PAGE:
VOIP Adds Flexibility Along
With Functionality"> "Its given us a lot of flexibility with things like expanding sales offices. Lets say we want to open a new sales office in Peoria. I dont need to put a PBX in small locations," he said. "Even some with 25 people, I need no switch of any kind and I can support it centrally. It gives me the ability to scale out without the step function cost of a phone system." It also can more easily tie phone functionality into the existing data network, allowing someone in one location to immediately click on a database entry and be connected to that persons line as if it was an extension in that building."VOIP quality is generally good. For the most part, the quality has been fine," he said, adding that "a couple of our nodes have experienced garbled signals, meaning their voice may be choppy" but its because of the challenge of managing voice traffic. "Those packets are competing with other packets." Brown attributes many of those difficulties to trying to ride the public Internet and says he is preparing to move voice traffic to a private MPLS network. "On the Internet, you dont have true end-to-end quality of service control. Its just not possible," he said. "With MPLS, you can set (quality requirements) end to end. You can vary the capacity as needed." Another crucial advantage to a private voice network is that bandwidth-hogging encryption is not essential, as it would be in an IP VPN tunnel. "MPLS has other security so you dont necessarily need to encrypt. Theres a lot of overhead that is needed for encryption and it adds a big workload," Brown said. "Encrypting and decrypting requires a lot of overhead and it does create bottlenecks." The initial lure of VOIP—free long-distance courtesy of the Internet—has yet to prove itself to Del Monte, but Brown said that it still might. "I dont know that were seeing any dollar savings as of yet, but thats because there is a trade-off with doing more internal communications work, upgrades to our network," he said. "We saw some savings initially when we were no longer traveling over toll-based lines." Del Montes VOIP payback experience was certainly typical, at least based on what Forrester Research VP Lisa Pierce sees. "Typically, a company has be fairly unique to save on long distance in the U.S. with voice over IP. Long distance calls have just become so inexpensive," Pierce said. "Its very unusual to be able to derive a short term business case. Its much more of a longer term situation." "The real icing on the cake is the integration between our voice communications and our data communications," Brown said. "Video conferencing, for example, is also starting to take hold." Forresters Pierce said the long-term value in VOIP is indeed multimedia integration. It not only has the potential to reduce those multimedia costs, but the integration can make it easier for employees to deliver networked multimedia. That, in turn, will make it more likely employees will do it which makes it more likely the company will benefit for those multimedia communications. What happens—of course it depends on the system you use—is if youre able to use the same administrative function to set up a variety of conferencing—be it audio or video—it makes it easier for people. Its much more intuitive. Certainly, that can help," Pierce said.More efficient operations and voice communications that are truly strategic. Now theres some food for thought.Retail Center Editor Evan Schuman can be reached at Evan_Schuman@ziffdavis.com. Check out eWEEK.coms for the latest news, views and analysis on technologys impact on retail.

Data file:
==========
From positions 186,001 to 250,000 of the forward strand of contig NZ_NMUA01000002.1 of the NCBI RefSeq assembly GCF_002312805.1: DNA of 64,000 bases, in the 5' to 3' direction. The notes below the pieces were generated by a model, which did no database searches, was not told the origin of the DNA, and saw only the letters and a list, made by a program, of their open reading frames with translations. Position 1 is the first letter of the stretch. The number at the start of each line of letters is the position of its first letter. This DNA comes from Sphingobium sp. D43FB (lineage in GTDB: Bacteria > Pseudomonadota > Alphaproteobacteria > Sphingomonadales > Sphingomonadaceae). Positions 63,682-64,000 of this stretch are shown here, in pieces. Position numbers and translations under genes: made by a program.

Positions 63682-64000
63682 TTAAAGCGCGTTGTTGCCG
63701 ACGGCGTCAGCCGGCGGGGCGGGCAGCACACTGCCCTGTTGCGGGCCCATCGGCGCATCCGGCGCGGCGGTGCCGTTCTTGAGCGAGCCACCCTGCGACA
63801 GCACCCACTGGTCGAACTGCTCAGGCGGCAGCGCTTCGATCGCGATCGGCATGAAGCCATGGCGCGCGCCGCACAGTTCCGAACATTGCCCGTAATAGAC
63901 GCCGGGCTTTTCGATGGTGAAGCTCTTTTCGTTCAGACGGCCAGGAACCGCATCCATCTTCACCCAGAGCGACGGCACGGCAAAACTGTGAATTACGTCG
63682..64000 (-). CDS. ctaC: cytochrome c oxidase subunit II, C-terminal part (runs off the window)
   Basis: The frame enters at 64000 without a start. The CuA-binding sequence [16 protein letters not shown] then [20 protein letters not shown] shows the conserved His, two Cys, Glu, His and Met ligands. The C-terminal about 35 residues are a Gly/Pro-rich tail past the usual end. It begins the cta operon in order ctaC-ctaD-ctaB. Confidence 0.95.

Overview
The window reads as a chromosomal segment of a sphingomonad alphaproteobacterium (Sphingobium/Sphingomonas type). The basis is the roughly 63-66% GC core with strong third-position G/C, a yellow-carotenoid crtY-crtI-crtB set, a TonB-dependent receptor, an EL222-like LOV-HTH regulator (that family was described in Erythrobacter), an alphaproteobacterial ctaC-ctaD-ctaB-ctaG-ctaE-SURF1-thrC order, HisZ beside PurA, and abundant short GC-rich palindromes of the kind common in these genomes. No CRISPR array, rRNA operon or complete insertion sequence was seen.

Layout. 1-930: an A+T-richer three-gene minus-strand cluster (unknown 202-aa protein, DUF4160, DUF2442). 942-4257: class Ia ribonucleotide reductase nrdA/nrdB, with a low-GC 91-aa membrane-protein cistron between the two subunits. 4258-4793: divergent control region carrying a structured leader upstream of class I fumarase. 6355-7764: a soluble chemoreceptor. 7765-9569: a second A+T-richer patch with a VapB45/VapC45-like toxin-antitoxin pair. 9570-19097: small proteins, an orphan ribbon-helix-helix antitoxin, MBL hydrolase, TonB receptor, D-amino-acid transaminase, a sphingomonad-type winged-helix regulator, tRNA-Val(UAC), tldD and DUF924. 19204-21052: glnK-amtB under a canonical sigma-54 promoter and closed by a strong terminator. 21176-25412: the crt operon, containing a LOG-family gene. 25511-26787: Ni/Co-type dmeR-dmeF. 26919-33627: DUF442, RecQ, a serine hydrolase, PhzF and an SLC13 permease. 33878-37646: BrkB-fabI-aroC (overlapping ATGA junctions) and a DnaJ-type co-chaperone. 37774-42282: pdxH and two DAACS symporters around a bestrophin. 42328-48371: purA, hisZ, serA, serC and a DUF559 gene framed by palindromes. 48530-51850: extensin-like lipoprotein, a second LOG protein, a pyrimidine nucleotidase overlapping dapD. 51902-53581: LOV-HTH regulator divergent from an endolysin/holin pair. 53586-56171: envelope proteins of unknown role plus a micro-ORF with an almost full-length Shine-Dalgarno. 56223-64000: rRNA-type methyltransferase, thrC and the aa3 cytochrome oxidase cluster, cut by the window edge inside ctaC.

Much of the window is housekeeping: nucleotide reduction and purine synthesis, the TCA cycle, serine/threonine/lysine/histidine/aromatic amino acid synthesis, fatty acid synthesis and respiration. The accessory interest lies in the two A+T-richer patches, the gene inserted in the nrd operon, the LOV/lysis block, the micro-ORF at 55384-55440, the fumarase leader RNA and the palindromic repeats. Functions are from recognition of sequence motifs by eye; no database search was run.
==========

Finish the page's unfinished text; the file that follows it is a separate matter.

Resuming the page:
Managing voice traffic on the network is tricky and the current Internet tunnel—using an IP virtual private network (VPN)—can cause periodic voice quality problems, he said.